VALORANT competitive map

The removal of Split from the VALORANT competitive map pool earlier this year brought about mixed, but predominantly negative reactions from the community. In the game’s official update post, which was released a week prior to Split’s exit, the Maps team design lead Joe Lansford addressed the reasoning behind choosing Split:

“We looked at a bunch of different factors when making this decision. Player sentiment, time since release, past and future planned updates, what the map brings in terms of strategic variance, as well as where Pearl fits into all of it (to name a few). When we plugged all those numbers into the magic algorithm machine, we landed on Split.”

Since then, Split has been out of all competitive environments from the game’s open access public competitive queue as well as the largest events from the professional scene as well. Notably, Split was removed to make room for the arrival of VALORANT’s newest map Pearl.

Rather than increasing the map pool to eight, the developers of the game rallied behind what they felt was the best system for the competitive ecosystem: the seven map pool system.

The Seven Map Pool System

The seven map pool system is, in effect, exactly what its name entails. While there are currently eight total maps available to play in VALORANT’s various game modes, the competitive environment only hosts seven. The decision to establish a seven map limit stems from concerns vocalized in the Split-removal update post.

Landsford explains that, while the vast majority of the VALORANT competitive maps consists of frequent and dedicated players, the continued expansion to the map pool severely inhibits new and “casual” (infrequent) players:

“Too many maps to learn can feel overwhelming and doesn’t give some of you the opportunity to really go deep [learn in depth] on any one of them.”

Lansford goes on to explain the minutiae of “going deep,” as well as the consideration of high-level, frequent players in the establishment of a seven map pool system.

“The team thinks seven is a nice sweet spot that offers both variety and mastery. You don’t have to spend all your time learning new angles, lineups, and strategies. New players will have an easier onboarding experience. And pro teams get to have deeper, more exciting playbooks. Win, win, win.”

Put simply, the seven map pool system is designed to lessen the learning curve required to pick up and continue playing the game, as well as to increase the strategic variety of professional play by limiting the number of maps each player must learn to play on and master.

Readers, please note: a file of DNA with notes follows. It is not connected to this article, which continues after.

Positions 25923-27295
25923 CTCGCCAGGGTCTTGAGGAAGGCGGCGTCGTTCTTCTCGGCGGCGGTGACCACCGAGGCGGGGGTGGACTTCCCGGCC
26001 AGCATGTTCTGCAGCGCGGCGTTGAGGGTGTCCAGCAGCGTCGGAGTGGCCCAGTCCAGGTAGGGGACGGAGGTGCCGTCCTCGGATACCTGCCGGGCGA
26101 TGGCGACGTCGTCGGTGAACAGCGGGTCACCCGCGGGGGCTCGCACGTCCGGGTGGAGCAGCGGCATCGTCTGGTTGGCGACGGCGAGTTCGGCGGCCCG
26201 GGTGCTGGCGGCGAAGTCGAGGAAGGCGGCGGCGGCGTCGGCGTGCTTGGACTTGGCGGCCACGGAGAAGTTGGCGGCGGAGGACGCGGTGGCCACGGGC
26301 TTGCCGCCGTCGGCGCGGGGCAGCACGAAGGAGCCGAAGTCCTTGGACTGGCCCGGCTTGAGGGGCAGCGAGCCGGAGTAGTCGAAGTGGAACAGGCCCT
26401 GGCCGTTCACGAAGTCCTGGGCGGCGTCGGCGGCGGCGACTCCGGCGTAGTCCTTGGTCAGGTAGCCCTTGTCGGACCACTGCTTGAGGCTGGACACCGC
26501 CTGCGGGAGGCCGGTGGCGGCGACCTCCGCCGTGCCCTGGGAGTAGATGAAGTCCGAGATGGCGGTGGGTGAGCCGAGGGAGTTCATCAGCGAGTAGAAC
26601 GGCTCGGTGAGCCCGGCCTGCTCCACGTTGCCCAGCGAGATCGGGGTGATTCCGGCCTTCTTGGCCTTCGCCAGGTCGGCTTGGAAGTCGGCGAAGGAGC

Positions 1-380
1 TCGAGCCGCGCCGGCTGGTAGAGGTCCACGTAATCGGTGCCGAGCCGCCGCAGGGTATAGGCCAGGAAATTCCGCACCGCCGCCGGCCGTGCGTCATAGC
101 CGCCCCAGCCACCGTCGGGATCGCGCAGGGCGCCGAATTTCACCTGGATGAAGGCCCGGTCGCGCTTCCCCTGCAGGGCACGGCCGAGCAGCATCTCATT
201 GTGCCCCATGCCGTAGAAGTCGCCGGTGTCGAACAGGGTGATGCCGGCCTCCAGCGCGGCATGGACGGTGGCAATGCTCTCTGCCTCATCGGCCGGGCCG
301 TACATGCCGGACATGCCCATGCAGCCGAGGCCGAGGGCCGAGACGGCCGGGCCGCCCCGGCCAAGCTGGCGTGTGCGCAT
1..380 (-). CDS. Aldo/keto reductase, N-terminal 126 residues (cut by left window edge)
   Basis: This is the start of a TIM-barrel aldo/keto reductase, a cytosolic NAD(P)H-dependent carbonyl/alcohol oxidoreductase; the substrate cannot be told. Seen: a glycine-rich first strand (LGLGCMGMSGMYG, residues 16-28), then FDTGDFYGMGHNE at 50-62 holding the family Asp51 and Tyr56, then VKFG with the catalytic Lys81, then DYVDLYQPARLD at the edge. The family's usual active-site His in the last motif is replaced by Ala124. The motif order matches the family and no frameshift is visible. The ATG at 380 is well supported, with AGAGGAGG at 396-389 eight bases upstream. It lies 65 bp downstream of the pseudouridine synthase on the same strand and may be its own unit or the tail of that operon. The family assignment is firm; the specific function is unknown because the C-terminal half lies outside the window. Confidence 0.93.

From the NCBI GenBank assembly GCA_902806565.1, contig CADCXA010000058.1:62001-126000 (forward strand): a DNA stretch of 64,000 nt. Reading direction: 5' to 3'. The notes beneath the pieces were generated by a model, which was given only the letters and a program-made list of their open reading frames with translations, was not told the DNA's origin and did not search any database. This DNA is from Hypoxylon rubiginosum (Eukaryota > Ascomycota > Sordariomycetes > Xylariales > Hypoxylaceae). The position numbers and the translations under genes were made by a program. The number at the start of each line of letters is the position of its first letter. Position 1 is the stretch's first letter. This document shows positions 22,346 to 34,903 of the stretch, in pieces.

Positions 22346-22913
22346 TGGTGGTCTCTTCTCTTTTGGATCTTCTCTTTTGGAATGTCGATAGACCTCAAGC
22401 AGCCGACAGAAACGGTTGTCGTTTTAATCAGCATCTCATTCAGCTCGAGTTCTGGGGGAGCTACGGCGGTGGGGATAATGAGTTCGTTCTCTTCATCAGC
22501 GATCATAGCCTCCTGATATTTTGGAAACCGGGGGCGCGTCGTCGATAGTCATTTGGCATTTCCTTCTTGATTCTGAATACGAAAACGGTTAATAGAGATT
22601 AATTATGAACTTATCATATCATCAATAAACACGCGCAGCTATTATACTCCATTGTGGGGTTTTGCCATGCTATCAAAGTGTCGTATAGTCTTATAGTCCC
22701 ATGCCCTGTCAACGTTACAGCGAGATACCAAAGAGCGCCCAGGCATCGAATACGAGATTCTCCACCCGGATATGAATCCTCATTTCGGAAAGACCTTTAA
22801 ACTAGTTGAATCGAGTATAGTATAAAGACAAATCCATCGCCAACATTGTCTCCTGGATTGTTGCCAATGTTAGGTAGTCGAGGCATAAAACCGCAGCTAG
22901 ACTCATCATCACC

Update: Split is Back

In the conclusion of Lansford’s post, he hinted at Split’s eventual return in light of some changes:

We’re pretty sure [Split] will be back sometime in the future though. Maybe even with some tweaks?

Since then, the Maps team has been hard at work devising a new version of Split that will best fit the competitive environment in 2023. In the latest map update post, published on December 2nd, Lansford discussed the exciting map pool changes coming in 2023.

First and foremost, Lansford announced that the map pool will officially change its rotation in early January when Patch 6.0 releases. Although exact dates were not given, he did explain which maps would be exiting and entering the pool. After five long months, Lansford confirmed that Split would be making its return to the map rotation.

However, in the spirit of preserving the seven map pool equilibrium, he also confirmed that both Bind and Breeze would be leaving the map pool for similar reasons as Split.

Obviously, the removal of two maps in the place of one does not maintain the seven map pool system. While the post does not detail why there will be only six maps, it is not the first time the pool will contain less than seven maps.

Excluding the times where the game did not have at least seven maps, there was a small window in which the map pool contained six maps as Pearl had not yet arrived and Split had already been removed.

While these changes had no effect on professional play, as the scene was in a quiet period preceding VALORANT Champions, there will be a noticeable impact once the new VCT Leagues kick off in early 2023.

While these logistical concerns are not addressed in the post, Lansford ends the post with a reassuring message for unhappy readers:

“We know some of you will be disappointed with these rotations but just like Split, these maps won’t be gone forever.”

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